The charity provided almost 1.75 million Mass stipends to 40,767 priests in 2023. Statistically, this means that one in every 10 priests in the world received support from ACN and that every 18 seconds a Mass was celebrated somewhere around the world for the intentions of ACN benefactors.

ACN also supported the formation of almost 11,000 seminarians during 2023, which accounts for one in every 10 seminarians in the world. Most of these, 5,793 were in Africa, which is now home to highest number of priestly vocations in the world, followed by Latin America with 2,103 seminarians helped by ACN, Asia with 1,996, and Europe with 1,099, of which 600 are in Ukraine.

Support for the formation of priests, religious and laypeople represented 26.7% of all the support, whereas Mass stipends and subsistence aid for women religious amounted to 21.6%.

Microcredit programme for vulnerable Christians in Damascus, Syria
Microcredit programme for vulnerable Christians in Damascus, Syria

Given the high costs of construction projects, this type of aid is at the top of the list, with a little over a quarter of the aid provided (26.8%). In 2023, there were almost one thousand construction projects, one third of which involved churches and chapels. The remaining amount went to the renovations of convents, seminaries, parish houses and pastoral centres. Africa was the region with the most construction projects, with 36.2% of all funds going to this purpose.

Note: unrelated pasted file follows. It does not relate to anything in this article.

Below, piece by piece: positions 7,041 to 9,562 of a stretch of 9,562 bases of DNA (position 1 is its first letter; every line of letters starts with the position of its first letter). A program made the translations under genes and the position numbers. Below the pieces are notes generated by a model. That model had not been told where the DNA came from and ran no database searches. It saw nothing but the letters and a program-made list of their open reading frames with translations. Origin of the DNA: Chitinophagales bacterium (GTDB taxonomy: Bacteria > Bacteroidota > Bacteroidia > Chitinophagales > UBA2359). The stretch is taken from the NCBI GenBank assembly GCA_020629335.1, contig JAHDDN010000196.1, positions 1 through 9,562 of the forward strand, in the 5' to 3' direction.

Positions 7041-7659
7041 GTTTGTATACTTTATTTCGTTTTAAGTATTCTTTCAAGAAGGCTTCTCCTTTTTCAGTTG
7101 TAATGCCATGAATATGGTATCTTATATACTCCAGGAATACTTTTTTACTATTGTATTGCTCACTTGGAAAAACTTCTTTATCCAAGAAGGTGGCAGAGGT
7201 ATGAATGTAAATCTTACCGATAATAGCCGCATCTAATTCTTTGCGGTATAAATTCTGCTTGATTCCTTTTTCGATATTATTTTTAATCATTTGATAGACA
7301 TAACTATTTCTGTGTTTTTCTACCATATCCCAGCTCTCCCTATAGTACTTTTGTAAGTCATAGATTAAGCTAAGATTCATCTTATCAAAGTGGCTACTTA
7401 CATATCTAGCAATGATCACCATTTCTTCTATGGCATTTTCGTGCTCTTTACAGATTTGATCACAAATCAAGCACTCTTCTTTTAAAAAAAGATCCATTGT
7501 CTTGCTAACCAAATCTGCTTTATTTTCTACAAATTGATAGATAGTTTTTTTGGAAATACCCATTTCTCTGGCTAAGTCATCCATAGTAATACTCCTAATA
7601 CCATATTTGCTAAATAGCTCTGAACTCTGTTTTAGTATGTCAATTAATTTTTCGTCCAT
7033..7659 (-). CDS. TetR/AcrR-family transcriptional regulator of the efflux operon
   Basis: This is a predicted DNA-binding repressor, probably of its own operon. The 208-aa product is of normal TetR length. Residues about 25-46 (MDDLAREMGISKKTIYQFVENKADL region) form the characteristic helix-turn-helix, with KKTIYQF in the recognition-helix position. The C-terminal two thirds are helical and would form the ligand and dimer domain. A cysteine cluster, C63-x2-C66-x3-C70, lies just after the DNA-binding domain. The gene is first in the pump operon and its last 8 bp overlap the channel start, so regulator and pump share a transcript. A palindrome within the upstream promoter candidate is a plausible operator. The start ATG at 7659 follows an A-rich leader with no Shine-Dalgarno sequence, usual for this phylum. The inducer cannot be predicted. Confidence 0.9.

ACN also directed 10.4% of its aid to transportation, providing 1,041 vehicles to help pastoral agents carry out their missions, including 515 automobiles – over 10% of them for Ukraine –, 340 motorcycles, 175 bicycles, six buses and five boats, as well as 21 projects for maintenance and repair.

Emergency aid accounted for around 11% of expenses, which in 2023, went to more countries than before, including to the Holy Land, where the recent conflict has had such a serious adverse effect on the Christian population.

Looking to the future, Regina Lynch explains that “in 2024 our focus is tending to shift towards the need of pastoral accompaniment and support for people in war zones or facing persecution, who have suffered deep trauma as a result. This is an area where we hope to further intensify our help.”

“We also want to step up our help in the Sahel region, where jihadist terrorism is spreading and where Christians are facing increasing suffering from the violence.”, she concludes.


By Maria Lozano.